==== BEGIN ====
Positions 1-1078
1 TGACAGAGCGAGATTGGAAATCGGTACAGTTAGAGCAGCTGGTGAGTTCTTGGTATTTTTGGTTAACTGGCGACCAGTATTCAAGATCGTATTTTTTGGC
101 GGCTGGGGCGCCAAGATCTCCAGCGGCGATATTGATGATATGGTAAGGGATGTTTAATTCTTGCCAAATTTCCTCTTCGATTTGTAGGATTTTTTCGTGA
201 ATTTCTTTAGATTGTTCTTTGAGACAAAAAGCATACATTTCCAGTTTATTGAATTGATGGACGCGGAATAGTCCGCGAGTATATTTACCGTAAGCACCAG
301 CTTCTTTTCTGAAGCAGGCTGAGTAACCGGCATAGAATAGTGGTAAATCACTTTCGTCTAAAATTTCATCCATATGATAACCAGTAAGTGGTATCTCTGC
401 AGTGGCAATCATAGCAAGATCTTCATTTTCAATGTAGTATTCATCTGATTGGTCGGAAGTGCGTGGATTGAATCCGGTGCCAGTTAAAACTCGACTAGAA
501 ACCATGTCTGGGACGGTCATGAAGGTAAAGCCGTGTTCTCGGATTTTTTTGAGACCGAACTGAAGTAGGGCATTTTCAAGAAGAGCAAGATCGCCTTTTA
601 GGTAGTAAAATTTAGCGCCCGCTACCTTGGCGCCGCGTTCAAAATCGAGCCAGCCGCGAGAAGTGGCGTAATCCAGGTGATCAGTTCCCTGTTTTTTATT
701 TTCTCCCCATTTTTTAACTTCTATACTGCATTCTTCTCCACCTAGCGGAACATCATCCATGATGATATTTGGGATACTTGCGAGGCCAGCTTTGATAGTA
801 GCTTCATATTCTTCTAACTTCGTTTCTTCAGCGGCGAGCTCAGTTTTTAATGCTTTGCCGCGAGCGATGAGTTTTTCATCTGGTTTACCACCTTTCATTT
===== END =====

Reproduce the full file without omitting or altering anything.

Positions 1-1078
1 TGACAGAGCGAGATTGGAAATCGGTACAGTTAGAGCAGCTGGTGAGTTCTTGGTATTTTTGGTTAACTGGCGACCAGTATTCAAGATCGTATTTTTTGGC
101 GGCTGGGGCGCCAAGATCTCCAGCGGCGATATTGATGATATGGTAAGGGATGTTTAATTCTTGCCAAATTTCCTCTTCGATTTGTAGGATTTTTTCGTGA
201 ATTTCTTTAGATTGTTCTTTGAGACAAAAAGCATACATTTCCAGTTTATTGAATTGATGGACGCGGAATAGTCCGCGAGTATATTTACCGTAAGCACCAG
301 CTTCTTTTCTGAAGCAGGCTGAGTAACCGGCATAGAATAGTGGTAAATCACTTTCGTCTAAAATTTCATCCATATGATAACCAGTAAGTGGTATCTCTGC
401 AGTGGCAATCATAGCAAGATCTTCATTTTCAATGTAGTATTCATCTGATTGGTCGGAAGTGCGTGGATTGAATCCGGTGCCAGTTAAAACTCGACTAGAA
501 ACCATGTCTGGGACGGTCATGAAGGTAAAGCCGTGTTCTCGGATTTTTTTGAGACCGAACTGAAGTAGGGCATTTTCAAGAAGAGCAAGATCGCCTTTTA
601 GGTAGTAAAATTTAGCGCCCGCTACCTTGGCGCCGCGTTCAAAATCGAGCCAGCCGCGAGAAGTGGCGTAATCCAGGTGATCAGTTCCCTGTTTTTTATT
701 TTCTCCCCATTTTTTAACTTCTATACTGCATTCTTCTCCACCTAGCGGAACATCATCCATGATGATATTTGGGATACTTGCGAGGCCAGCTTTGATAGTA
801 GCTTCATATTCTTCTAACTTCGTTTCTTCAGCGGCGAGCTCAGTTTTTAATGCTTTGCCGCGAGCGATGAGTTTTTCATCTGGTTTACCACCTTTCATTT